Nordean’s release, however, may not come to pass. Prosecutors say they intend to appeal the ruling and seek a stay of Tsuchida’s order. Tsuchida agreed to stay the effect of his decision once they file their appeal.
The FBI charged Nordean for entering the Capitol through a broken window, along with other members of the Proud Boys, who they’ve increasingly described as mounting a coordinated assault on the building.
Nordean’s attorney Corey Endo said the passport discovered by investigators can not be plausibly seen as evidence of his intent to flee the country. Rather, she said, the image doesn’t look anything like him, and Nordean voluntarily submitted to arrest after his wife informed him that investigators had come to their house. The evidence connecting Nordean to the broken Capitol window — despite images of him climbing through it — is thin, his lawyer argued, and he has no other criminal history.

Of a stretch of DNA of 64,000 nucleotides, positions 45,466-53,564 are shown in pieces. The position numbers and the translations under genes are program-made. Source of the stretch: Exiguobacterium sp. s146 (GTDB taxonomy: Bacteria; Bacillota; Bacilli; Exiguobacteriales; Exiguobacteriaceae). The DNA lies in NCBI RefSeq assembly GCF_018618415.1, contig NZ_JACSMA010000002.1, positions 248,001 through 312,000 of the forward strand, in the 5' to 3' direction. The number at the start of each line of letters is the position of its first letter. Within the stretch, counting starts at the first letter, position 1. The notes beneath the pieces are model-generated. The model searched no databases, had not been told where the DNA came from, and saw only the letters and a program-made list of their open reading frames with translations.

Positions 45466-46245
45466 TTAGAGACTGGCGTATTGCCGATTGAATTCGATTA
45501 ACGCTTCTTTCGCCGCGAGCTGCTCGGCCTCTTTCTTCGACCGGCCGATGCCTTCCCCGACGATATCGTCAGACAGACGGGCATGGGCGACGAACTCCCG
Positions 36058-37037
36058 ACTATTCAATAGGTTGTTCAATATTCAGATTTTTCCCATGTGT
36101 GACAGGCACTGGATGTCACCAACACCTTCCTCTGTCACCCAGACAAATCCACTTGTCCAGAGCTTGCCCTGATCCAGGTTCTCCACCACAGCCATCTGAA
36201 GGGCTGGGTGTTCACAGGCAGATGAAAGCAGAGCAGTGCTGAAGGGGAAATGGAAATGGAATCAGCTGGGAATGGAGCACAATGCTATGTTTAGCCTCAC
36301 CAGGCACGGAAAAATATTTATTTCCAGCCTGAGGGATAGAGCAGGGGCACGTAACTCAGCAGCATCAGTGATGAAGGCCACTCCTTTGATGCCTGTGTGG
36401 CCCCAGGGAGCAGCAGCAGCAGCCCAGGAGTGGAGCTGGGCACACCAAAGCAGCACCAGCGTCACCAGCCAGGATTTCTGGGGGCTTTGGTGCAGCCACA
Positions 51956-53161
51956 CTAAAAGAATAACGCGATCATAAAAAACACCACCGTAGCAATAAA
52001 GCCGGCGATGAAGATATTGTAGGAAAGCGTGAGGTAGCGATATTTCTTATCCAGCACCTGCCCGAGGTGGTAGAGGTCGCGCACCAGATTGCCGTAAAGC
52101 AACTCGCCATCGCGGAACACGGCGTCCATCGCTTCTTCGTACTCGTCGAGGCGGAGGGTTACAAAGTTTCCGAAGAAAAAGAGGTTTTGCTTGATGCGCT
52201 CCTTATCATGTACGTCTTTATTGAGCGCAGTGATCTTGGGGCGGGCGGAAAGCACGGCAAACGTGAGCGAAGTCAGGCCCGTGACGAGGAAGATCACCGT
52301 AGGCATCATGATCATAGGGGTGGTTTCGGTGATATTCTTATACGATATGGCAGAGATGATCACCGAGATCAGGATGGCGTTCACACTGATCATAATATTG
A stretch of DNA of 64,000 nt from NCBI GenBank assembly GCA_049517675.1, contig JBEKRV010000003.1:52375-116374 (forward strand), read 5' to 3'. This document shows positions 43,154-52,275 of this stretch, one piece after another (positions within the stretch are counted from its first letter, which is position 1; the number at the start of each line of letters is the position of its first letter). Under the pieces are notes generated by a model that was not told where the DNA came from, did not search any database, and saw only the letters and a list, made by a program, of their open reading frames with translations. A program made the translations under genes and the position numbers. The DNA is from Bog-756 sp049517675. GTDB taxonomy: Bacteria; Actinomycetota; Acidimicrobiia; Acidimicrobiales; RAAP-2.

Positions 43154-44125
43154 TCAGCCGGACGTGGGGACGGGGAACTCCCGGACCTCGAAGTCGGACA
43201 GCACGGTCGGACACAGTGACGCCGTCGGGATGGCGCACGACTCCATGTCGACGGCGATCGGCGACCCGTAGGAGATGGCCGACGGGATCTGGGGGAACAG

Prosecutors urged the magistrate judge to detain Nordean, describing the destruction of property charge as part of a group of federal “terrorism”-related crimes, and calling the evidence “overwhelming.” They also noted his social media commentary fomenting “rebellion” and encouraging violent revolt.
Washington, D.C.’s top federal district court judge, Beryl Howell, has repeatedly moved to stay similar release orders issued against alleged Capitol insurrectionists across the country, though she recently agreed to the release of a New Mexico local official who was present at the Capitol.